Molly’s utilizes a proprietary mapping system based on real-time traffic and weather data to optimize delivery. “The live data makes us more efficient by allowing us to organize the order of deliveries that are made on a specific loop, based on all sorts of external factors,” she says. “While all of the orders get delivered within 60 minutes, we prioritize deliveries based on the loop rather than the time it arrived. That way we can be as efficient as possible. It also helps our drivers know which roads to avoid if there is an accident or a traffic jam.”

The maps let staff members track delivery vehicles, so if a customer calls and wants to know when to expect their order, store delivery managers can check the map and provide an accurate arrival time.

“Our staff schedules are highly dynamic and always changing,” Cook says. “Molly’s places a large priority on training our staff in all aspects of the process, and melding staff knowledge with the care for our customer. This has allowed us to pick orders faster, make better staff substitutions, and provide a better experience for our customers.”

This was especially important when the pandemic led to an unprecedented spike in on-demand deliveries. While other stores struggled to keep up, Molly’s was already positioned for success. 

“The changes we made helped to keep our stores open when others had to shut down their operations just to catch up on the backlog of orders,” Cook says. “To us, our customers’ satisfaction is most important, and these changes have allowed us to provide them with more consistency.”

Leveraging Reports and Reps

Cook also credits Drizly reports and the insights of Molly’s dedicated Drizly account representative with helping the team make smart, proactive decisions on the fly.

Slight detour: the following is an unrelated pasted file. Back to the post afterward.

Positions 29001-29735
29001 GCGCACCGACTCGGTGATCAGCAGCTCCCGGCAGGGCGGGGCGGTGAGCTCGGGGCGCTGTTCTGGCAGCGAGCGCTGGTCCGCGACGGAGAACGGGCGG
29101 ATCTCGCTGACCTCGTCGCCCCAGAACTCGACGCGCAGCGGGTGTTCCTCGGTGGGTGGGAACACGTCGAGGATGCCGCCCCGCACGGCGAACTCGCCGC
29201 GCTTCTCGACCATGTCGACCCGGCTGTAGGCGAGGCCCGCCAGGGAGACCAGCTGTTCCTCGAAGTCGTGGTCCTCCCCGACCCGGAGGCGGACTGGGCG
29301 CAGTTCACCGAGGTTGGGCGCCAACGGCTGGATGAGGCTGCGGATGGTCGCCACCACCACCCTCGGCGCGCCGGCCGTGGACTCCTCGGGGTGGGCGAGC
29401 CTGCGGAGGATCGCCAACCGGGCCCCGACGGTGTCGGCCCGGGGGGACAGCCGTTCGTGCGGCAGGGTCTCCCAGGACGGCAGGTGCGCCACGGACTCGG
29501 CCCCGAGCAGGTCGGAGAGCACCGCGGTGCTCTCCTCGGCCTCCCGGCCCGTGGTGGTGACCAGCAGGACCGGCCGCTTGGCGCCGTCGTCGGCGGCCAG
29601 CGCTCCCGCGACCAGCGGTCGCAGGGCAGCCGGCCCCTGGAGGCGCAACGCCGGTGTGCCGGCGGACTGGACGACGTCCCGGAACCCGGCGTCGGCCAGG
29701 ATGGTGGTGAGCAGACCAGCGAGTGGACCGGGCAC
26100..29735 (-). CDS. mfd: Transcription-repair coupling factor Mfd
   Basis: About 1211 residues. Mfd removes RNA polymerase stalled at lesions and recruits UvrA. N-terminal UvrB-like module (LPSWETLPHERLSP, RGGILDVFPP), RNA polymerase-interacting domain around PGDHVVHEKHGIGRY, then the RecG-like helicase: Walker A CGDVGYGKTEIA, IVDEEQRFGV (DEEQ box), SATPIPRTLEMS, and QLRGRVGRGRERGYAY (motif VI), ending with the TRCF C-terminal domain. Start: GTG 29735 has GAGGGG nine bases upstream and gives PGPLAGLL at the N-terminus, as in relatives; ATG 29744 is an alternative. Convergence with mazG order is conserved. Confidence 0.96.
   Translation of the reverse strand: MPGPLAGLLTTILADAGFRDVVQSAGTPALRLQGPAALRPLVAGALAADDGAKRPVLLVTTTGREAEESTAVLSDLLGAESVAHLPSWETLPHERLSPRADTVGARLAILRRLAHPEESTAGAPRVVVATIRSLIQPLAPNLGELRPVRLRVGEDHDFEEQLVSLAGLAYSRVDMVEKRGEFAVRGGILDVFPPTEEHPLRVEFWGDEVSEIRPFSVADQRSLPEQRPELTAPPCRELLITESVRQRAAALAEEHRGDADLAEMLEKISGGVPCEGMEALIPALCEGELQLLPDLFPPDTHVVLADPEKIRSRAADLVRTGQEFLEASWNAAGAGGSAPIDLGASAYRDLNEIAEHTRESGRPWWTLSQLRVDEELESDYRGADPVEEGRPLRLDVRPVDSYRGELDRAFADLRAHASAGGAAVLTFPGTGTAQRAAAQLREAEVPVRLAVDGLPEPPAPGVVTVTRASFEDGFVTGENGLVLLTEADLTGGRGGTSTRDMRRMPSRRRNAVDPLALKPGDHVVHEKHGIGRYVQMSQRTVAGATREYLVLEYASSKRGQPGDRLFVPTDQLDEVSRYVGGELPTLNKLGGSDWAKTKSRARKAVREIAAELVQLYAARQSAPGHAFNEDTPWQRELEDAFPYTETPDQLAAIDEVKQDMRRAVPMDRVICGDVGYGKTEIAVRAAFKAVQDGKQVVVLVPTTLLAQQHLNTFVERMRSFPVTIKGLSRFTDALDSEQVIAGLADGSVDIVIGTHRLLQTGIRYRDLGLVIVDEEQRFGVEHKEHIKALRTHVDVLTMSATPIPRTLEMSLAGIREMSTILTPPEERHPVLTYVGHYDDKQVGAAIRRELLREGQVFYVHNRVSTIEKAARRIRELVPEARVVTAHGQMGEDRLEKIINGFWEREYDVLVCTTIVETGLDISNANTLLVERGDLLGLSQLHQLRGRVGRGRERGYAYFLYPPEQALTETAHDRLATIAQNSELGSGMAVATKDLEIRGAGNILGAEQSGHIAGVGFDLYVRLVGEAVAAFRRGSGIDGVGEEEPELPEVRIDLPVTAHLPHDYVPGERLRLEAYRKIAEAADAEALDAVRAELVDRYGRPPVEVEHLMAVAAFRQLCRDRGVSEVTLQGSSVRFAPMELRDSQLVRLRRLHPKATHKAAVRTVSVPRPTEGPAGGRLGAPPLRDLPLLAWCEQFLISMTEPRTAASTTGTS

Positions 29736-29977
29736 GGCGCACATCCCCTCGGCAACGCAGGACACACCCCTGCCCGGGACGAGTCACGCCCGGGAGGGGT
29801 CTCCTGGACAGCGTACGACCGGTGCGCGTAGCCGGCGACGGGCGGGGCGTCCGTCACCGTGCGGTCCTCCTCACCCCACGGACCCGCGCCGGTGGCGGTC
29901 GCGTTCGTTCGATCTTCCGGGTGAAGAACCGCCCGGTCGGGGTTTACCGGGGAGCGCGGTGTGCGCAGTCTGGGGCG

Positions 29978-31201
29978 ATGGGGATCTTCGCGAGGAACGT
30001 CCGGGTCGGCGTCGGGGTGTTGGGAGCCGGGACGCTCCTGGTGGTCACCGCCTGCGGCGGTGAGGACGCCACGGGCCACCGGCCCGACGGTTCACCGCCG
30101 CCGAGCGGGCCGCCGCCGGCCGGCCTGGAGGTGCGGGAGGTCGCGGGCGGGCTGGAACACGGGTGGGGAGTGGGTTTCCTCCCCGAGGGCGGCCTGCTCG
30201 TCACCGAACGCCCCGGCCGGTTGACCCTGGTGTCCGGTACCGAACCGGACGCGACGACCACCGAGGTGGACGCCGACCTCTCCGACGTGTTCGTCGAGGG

“While there are myriad reports that are helpful to keep a pulse on our business,” Cook says, “the most important pieces are the live connections and the relationships with the Drizly team that allow us to figure things out proactively and pivot in real time.”

Ana Tantum, Drizly’s B2B brand marketing manager, recommends that the company’s retailer partners subscribe to the company’s BevAlc Insights weekly newsletter to access category and market trend forecasts, consumer insights and retailer case studies — and that, like Cook, they work closely with their account managers for personalized assistance.

“Account managers are market experts in their respective regions,” Tantum says, “so they have a deep understanding of local market dynamics and consumer behavior, specifically when it comes to e-commerce and delivery.” 

A team from Molly’s meets with the store’s Drizly representative every other week to review existing reports and processes smoothly, and to brainstorm new optimizations. “Allie, our rep, helps us stay on top of our operations by tweaking zones, hours, and pricing,” Cook says. “She is constantly responsive to issues and inquiries, and more importantly, she helps us to be strategic in adjusting to this ever-changing environment.”